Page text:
Yesterday, just before 11am local time, a suspected car bomb exploded outside a maternity hospital in the Northern English city of Liverpool. Details are still sparse and unconfirmed, but a picture seems to be emerging.
Experts on these terrorist weapons, I count myself as unlucky enough to have some experience of the things, were somewhat confused by the effect.
The primary damage was to the car involved itself, which burnt out, but with very little damage otherwise except to vehicles nearby. There was no damage, thankfully, to the hospital and casualties were one killed and one injured.
Speculation quickly turned to the theory that this was a failed attack. And now, this seems to be practically confirmed, though I should point out details are still emerging.
In fact, it wasn’t a car bomb, but a suicide attack thwarted by a brave and quick-witted taxi driver. It seems that a suicide bomber, who’s motivation at this time are not public, but I’m sure we can all guess, planned to attack the Remembrance Sunday service being held in Liverpool.
Remembrance Day occurs on the 11th of November every year to commemorate those fallen in war, but the main commemoration occurs on Remembrance Sunday, the closest Sunday to that date. This sees those wishing to remember the fallen, many of them veterans, gather at Cenotaphs across the country to lay wreaths and hold a two-minute silence at 11am.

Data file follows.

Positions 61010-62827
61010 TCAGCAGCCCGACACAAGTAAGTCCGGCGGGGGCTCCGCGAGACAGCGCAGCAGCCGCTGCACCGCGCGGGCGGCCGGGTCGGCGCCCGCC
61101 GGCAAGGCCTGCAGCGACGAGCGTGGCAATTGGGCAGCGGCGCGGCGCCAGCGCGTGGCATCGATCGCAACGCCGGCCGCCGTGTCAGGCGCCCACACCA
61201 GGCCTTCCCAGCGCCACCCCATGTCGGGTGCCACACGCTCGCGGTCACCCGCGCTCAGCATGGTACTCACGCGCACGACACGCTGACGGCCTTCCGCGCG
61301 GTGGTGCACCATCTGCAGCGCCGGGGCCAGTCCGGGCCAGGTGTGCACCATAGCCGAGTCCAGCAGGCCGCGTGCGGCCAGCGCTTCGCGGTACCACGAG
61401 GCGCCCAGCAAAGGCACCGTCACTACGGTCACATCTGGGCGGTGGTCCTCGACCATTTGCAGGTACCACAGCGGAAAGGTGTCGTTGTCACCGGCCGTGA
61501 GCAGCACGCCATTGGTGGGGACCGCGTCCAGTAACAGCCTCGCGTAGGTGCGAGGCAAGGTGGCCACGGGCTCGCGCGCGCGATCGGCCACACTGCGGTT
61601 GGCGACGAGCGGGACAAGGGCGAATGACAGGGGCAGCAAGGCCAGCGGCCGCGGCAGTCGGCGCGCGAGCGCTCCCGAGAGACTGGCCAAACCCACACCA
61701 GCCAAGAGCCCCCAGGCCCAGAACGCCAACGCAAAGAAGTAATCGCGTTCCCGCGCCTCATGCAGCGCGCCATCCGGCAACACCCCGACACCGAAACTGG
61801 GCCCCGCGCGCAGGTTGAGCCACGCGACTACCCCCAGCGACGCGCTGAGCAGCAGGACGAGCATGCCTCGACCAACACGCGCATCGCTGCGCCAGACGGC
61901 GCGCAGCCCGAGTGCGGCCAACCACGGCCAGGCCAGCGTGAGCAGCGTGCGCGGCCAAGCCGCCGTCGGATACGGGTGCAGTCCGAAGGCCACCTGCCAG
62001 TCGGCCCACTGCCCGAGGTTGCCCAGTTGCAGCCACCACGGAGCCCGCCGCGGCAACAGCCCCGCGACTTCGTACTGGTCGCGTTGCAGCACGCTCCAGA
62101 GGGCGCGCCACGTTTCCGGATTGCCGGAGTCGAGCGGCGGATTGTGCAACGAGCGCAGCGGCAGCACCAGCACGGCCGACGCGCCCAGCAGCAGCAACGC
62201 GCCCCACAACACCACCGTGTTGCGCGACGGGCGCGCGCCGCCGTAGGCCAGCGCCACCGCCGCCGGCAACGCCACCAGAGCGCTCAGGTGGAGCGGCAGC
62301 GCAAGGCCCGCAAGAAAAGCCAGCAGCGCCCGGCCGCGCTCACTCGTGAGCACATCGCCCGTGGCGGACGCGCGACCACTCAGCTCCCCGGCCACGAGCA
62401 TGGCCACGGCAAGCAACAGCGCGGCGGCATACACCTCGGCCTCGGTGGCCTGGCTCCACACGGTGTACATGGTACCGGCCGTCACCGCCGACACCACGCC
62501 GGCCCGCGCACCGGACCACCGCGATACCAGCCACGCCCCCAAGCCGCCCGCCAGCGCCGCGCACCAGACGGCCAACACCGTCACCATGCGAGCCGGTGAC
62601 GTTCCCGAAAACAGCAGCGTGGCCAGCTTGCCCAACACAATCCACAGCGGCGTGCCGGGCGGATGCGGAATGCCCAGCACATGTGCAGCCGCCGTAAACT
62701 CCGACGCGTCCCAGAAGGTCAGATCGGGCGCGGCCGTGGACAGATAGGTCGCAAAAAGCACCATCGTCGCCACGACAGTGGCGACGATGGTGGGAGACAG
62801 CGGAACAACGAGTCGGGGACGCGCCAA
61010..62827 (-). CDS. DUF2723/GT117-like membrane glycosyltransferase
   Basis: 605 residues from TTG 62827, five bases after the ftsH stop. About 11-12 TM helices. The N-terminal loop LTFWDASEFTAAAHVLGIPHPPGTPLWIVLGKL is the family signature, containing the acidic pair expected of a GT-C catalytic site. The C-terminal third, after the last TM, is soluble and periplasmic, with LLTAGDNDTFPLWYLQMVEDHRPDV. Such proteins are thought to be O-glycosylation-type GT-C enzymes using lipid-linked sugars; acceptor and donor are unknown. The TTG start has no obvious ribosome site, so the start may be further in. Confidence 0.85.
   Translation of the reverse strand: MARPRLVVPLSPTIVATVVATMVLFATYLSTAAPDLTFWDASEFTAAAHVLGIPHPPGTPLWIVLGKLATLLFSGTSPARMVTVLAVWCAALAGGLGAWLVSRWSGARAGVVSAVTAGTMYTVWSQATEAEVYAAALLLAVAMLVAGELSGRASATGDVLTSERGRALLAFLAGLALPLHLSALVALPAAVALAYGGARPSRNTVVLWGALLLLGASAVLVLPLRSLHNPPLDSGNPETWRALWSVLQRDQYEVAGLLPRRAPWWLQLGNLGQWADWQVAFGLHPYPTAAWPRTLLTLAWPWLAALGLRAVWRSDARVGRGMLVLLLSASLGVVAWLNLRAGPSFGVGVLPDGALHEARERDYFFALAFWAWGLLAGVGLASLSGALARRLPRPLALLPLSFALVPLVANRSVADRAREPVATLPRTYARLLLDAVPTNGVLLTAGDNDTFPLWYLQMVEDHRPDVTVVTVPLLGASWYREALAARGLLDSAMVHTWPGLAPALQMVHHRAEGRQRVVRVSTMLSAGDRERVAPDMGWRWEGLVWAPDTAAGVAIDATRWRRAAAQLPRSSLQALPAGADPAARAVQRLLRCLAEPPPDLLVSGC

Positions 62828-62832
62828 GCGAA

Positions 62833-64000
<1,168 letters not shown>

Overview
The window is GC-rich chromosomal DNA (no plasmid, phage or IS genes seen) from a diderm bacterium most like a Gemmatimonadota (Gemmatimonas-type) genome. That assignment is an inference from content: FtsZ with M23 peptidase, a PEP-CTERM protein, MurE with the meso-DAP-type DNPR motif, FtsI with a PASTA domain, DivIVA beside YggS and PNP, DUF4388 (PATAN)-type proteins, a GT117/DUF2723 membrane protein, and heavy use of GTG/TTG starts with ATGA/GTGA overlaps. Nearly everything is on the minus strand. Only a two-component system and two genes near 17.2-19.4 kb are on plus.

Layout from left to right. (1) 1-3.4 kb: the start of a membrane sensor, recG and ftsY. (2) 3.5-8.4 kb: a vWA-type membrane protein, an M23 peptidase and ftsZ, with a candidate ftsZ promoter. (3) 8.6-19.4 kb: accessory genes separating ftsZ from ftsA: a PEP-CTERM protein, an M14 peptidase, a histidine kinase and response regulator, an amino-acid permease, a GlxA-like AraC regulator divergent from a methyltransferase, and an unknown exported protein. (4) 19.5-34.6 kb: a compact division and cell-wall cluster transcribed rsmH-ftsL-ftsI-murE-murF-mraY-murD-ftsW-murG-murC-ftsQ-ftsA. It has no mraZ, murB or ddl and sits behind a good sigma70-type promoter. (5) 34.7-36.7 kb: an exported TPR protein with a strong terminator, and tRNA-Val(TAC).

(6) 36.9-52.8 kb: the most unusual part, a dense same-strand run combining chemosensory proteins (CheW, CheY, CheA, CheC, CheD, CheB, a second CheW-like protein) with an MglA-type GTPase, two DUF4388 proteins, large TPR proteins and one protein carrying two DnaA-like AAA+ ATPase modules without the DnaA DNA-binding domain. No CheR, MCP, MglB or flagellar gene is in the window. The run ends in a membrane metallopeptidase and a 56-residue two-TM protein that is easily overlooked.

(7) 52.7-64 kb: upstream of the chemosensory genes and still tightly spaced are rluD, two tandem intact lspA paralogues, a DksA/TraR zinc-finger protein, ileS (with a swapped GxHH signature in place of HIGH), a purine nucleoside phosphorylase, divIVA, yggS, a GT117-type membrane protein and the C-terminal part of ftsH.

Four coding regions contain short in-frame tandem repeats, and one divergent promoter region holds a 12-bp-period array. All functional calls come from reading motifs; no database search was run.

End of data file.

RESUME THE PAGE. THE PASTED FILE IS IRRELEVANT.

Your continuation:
It was this event that the attacker wished to target. But, thankfully, he was stopped.
As said, details are still unconfirmed, but it seems the would-be attacker, wearing a suicide vest, called a taxi to take him to the memorial event being held at the Anglican Cathedral in Liverpool. However, it seems that the cab driver at some point in the journey became suspicious and seems to have uncovered the attacker’s intentions. He then, with great presence of mind it seems, stopped the vehicle in the street, bailed out and locked the doors as he went.
The suicide bomber, no doubt realizing the game was up and unable to exit the car, detonated his vest. Trapped in the car, the explosion was largely contained and the bomber was the only fatality.
The taxi driver was injured, though from what unconfirmed reports say he is not in a serious condition and mainly suffered lacerations and damaged ear drums.
Counter Terrorism Police have since raided at least two houses in Liverpool and arrested three men in relation to the incident. The Security Service, also known as MI5, have also been called in to assist with the investigation.
Please note, some newspapers in the UK have identified the cab driver. As someone who values his own privacy, I’ll leave it to him as to whether he wants to be in the public eye or not.
But I have to say, if this is the correct version of events, I salute him for his courage and quick thinking. His actions no doubt saved lives and are a reminder that the most effective anti-terrorist measure we can take is vigilance.
The Evolution of the Suicide Car Bomb, How to Stop Them and Why Militaries Need to Think About Them